The “Beyond the bleeding edge” themed presentations were very impressive. Mozilla’s Popcorn project could have a big impact on Technical Authors. The popularity of the ifixit.com Web site, and the rapid growth of the company, shows how popular instruction manuals can be if they are accessible on the Web. It also shows what can happen if you don’t publish your content on the Web – someone may reverse engineer the content and publish it on their site.

I also really enjoyed Karen McGrane’s presentation on the approaches the Publishing and News industries are taking to tackle the issue of mobile content.

Thanks to social media, you have a friend in every city

Primarily thanks to Twitter, there were many people I felt I knew already. I was looking forward to finally meeting people such as Rahel Baillie, Val Swisher, Rhyne Armstrong, Janet Swisher, Andrea Wenger, Anker Jain, Joe Gollner, Larry Kunz, Alan Houser and John Hedtke. I didn’t get a chance to say hello to everyone – I missed Scott Abel and Rachel Houghton, for example. Even though Americans are welcoming by their nature, it does help to be connected to people via Twitter.

Differences between European conferences

It’s the first time I’ve spoken at a conference in the USA, and it was interesting to see the differences and similarities between it and the European conferences I speak at.

The STC Summit is bigger than any other similar conference, apart from tekom (in Germany). At the same time, I was speaking, delegates could attend nine other presentations. Some of the presentations, particularly the “beyond the bleeding edge” presentations were more “advanced” than I’ve seen at any European conference.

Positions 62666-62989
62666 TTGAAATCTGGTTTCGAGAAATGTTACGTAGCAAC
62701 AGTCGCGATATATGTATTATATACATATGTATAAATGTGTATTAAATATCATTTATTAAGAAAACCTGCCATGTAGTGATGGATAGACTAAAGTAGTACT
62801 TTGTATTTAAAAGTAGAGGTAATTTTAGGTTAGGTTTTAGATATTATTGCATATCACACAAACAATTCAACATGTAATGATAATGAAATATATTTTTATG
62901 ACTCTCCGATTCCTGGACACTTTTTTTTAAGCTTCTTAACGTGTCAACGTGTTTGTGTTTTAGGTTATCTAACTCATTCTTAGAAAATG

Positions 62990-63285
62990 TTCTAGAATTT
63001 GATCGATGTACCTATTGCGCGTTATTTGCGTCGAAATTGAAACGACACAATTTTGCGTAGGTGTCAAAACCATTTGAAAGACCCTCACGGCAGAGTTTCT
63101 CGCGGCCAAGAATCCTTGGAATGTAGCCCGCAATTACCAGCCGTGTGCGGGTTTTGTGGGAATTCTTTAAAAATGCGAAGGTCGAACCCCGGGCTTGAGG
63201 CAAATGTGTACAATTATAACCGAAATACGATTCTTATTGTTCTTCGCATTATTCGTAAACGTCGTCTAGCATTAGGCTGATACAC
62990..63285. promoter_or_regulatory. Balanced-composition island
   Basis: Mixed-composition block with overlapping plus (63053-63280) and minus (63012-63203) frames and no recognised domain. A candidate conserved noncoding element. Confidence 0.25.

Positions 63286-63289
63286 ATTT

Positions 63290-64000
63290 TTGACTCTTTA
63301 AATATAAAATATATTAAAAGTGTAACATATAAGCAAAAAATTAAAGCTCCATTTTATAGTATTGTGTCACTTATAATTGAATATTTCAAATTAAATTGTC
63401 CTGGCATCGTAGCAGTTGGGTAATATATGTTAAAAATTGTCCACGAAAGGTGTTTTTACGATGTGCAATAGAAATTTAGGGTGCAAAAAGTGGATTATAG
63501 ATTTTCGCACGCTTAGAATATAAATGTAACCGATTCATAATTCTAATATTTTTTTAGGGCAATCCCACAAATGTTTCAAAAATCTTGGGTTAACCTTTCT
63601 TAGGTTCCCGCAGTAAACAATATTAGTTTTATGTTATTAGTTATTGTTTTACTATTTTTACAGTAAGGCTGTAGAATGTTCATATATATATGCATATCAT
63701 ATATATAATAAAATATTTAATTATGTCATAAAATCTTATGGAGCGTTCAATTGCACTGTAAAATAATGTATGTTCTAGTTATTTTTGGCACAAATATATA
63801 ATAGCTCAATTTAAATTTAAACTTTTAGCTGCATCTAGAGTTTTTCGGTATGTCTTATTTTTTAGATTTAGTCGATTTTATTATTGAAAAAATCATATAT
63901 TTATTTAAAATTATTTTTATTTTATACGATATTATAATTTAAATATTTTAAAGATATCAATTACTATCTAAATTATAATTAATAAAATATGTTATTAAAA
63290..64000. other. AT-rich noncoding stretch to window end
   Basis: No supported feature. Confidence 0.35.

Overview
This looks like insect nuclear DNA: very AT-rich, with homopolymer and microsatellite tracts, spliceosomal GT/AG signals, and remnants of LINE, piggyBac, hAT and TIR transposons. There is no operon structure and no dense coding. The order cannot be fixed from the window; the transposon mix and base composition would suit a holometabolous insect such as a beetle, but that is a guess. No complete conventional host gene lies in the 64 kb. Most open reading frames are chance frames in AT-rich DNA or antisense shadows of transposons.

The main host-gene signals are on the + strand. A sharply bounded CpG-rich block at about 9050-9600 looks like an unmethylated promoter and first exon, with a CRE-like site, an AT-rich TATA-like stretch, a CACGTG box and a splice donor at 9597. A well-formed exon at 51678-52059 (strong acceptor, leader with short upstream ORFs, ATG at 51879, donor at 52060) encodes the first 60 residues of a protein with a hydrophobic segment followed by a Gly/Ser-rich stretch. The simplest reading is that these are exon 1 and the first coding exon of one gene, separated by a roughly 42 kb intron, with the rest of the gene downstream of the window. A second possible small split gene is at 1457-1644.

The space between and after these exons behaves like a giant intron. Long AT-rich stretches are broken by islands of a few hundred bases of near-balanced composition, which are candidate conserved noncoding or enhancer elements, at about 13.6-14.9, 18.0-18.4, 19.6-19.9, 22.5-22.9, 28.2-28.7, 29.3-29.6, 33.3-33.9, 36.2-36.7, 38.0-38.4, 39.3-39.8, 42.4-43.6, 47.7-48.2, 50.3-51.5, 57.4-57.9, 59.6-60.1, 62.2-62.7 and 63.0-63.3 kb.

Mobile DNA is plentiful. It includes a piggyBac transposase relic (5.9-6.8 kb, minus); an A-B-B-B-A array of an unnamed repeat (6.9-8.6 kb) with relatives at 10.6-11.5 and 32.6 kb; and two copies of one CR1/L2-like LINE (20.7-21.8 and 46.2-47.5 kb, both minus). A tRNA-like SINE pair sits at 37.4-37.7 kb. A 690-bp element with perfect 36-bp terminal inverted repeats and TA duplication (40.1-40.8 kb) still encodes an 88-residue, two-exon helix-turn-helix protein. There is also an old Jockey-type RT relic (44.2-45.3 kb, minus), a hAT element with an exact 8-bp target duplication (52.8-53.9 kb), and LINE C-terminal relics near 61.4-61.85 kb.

The conference also has “lightning talks” – three nine x 20 5 minute presentations one after the other. These forced the speakers to be succinct and this format worked very well. There were also a lot of talks on personal promotion – finding jobs, networking, selling yourself etc.

This year’s ISTC (STC equivalent in the UK) conference, “Technical Communication UK”, has a little on mobile content and nothing on HTML 5 or intelligent content. The UAEurope conference seems to be much closer to the STC themes – perhaps because so many of the speakers are from the USA.

Another difference was the number of students and people under 30 attending the conference. The STC places a lot of emphasis on research, professional development and awards, which was good to see.

The elephants in the room

There was a consensus that DITA and other forms of XML were the way to go, but no-one really challenged this belief. Often, content has a short “shelf-life” and consequently little value, so a cheap, quick and dirty solution may be the best solution. DITA is still really weak in terms of the outputs it delivers.

America most definitely has an obesity problem – having another meal an hour after the first, huge portions and cheese sprinkled on everything. So does Britain, but on a different scale. It’s worrying to see the direction in which Britain may go.

There was also a belief that we’ll live in a world of a myriad of mobile devices  – that the 80:20 rule won’t apply. I wonder if just a few devices will end up dominating the marketplace.

There still seems to be an awful lot of people who are not publishing their content to the Web, and if you’re not on Google, you’re invisible. The rise of mobile devices may well be the catalyst for this to change.

Final thoughts

I look forward to watching the recordings of the presentations I missed – the STC’s Summit@aClick site will contain the recordings in 6-8 weeks time. I’m pleased I took up this offer to speak at this event. I found the event was informal, informative and full of humour.